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Himes amasses $2.6-M for re-election

Connecticut Post logo Connecticut Post 4 days ago By Ken Dixon

With more than $2.6 million on hand for his re-election, U.S. Rep. Jim Himes of Greenwich seems poised to compete from a position of strength for a fifth term in Congress.

Jim Himes wearing a suit and tie: U.S. Rep. Jim Himes has a $2.6-million re-election warchest, according to the latest filings with the Federal Election Commission. © Provided by Hearst Communications, Inc U.S. Rep. Jim Himes has a $2.6-million re-election warchest, according to the latest filings with the Federal Election Commission.

According to the latest finance filings with the Federal Elections Commission, Himes, 51, raised more than $1.17 million during the first quarter of 2018, including more than $560,000 from individuals and nearly $538,000 from other committees and a variety of political-action groups in the business sector, including insurance, banks and even MGM Resorts, which wants to build a casino in Bridgeport.

Nancy Pelosi wearing a suit and tie: Democratic House Leader Nancy Pelosi of Calif., right, and Rep. John Larson, D-1, in a 2006 file photo. © Provided by Hearst Communications, Inc Democratic House Leader Nancy Pelosi of Calif., right, and Rep. John Larson, D-1, in a 2006 file photo.

According to an analysis of Himes’ April 15 filing by Opensecrets.org, securities and investment interests and the insurance industry were Himes’ biggest contributors. Fermat Capital Management, an investment group with offices in Greenwich and Westport, has written checks totaling more than $21,000.

His potential Republican challenger, Harry Arora, a Greenwich investor, has raised a fraction of Himes’ war chest, mostly from a $500,000 loan his gave his campaign, which has $647,000 on hand heading into next month’s Republican State Convention.

Gary L. Rose, chairman of the Department of Government, Politics and Global Studies at Sacred Heart University, who has researched the 4th Congressional District for decades, said Himes and other Democratic congressional incumbents seem formidable, if not unbeatable.

a man standing in front of a crowd: U.S. Rep. Joe Courtney, D-2 © Provided by Hearst Communications, Inc U.S. Rep. Joe Courtney, D-2

“I guess it takes almost a scandal of major proportions to bring down an incumbent in this state,” Rose said, noting the recent retirement announcement of 5th District U.S. Rep. Elizabeth Esty, following a harassment scandal in her Washington office.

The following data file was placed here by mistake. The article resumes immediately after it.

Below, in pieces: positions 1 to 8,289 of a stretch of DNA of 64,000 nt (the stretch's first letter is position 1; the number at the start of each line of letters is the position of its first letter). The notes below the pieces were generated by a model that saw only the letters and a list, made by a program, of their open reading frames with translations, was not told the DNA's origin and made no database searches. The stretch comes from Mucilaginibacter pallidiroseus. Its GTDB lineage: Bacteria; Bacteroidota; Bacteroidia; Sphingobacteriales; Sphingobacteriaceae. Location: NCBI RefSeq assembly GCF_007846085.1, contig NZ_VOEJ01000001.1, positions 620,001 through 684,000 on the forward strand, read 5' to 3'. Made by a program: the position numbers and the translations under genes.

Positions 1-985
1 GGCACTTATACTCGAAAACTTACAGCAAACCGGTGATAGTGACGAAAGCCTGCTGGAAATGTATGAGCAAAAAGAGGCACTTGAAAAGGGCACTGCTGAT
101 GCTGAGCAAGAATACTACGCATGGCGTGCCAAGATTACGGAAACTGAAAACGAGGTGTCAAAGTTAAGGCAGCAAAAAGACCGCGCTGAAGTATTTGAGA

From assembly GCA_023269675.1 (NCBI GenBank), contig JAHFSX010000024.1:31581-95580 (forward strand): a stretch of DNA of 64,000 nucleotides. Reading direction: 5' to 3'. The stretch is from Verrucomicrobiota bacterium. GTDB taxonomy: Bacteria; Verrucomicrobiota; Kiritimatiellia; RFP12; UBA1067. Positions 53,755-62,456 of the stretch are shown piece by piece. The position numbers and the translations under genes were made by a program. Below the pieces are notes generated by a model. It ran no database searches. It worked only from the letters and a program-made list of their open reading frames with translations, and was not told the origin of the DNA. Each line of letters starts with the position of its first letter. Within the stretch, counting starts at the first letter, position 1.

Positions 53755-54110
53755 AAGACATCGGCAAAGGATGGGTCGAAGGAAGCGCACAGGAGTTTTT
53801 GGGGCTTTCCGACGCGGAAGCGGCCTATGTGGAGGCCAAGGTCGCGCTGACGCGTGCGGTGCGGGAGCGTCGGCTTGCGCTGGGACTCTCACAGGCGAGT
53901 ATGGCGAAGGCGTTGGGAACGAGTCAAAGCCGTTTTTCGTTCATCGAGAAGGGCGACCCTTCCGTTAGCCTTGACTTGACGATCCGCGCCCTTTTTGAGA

Rosa DeLauro holding a knife: U.S. Rep. Rosa DeLauro, D-3 © Provided by Hearst Communications, Inc U.S. Rep. Rosa DeLauro, D-3

With the relative ease of raising money, name recognition and constituent services, it could require a major change of political winds for Connecticut Democrats to lose in this year’s congressional contests said Rose, the author of “Connecticut's Fourth Congressional District: History, Politics, and the Maverick Tradition.”

a man wearing a suit and tie smiling at the camera: Greenwich investor Harry Arora, who hopes to win the GOP nomination for Congress next month, has only a fraction of the funds accumulated by his potential opponent, U.S. Rep. Jim HImes, D-4th. © Provided by Hearst Communications, Inc Greenwich investor Harry Arora, who hopes to win the GOP nomination for Congress next month, has only a fraction of the funds accumulated by his potential opponent, U.S. Rep. Jim HImes, D-4th.

“It would take a scandal or a presidential contest with the broadest and sweeping coat tails,” Rose said. “Everything is pointing to the power of incumbency.” He said that one long-range way to change the 4th District, would be to put Bridgeport into the 3rd Congressional District after the 2020 Census.

Fourteen-term 3rd District U.S. Rep. Rosa DeLauro of New Haven, with no Republican challengers in sight heading into next months’ conventions, has raised about $760,000 and has $163,000 on hand.

The Opensecrets.org analysis finds that public-sector unions have given her more than $39,500; health professionals, more than $50,000 and Yale University more than $16,000. The Bridgeport-based lawfirm of Koskoff, Koskoff and Bieder has contributed more than $14,000 to DeLauro.

First District U.S. Rep. John Larson, in his tenth term, raised $815,286 in the first quarter of 2018, and has $380,534 on hand, according to the FEC, which lists no potential Republican challengers.

Second District U.S. Rep. Joe Courtney, in his sixth term, raised $651,326 in the first quarter and has $969.564 on hand. Two potential challengers to Courtney have raised no money, according to the FEC.

kdixon@ctpost.com Twitter: @KenDixonCT

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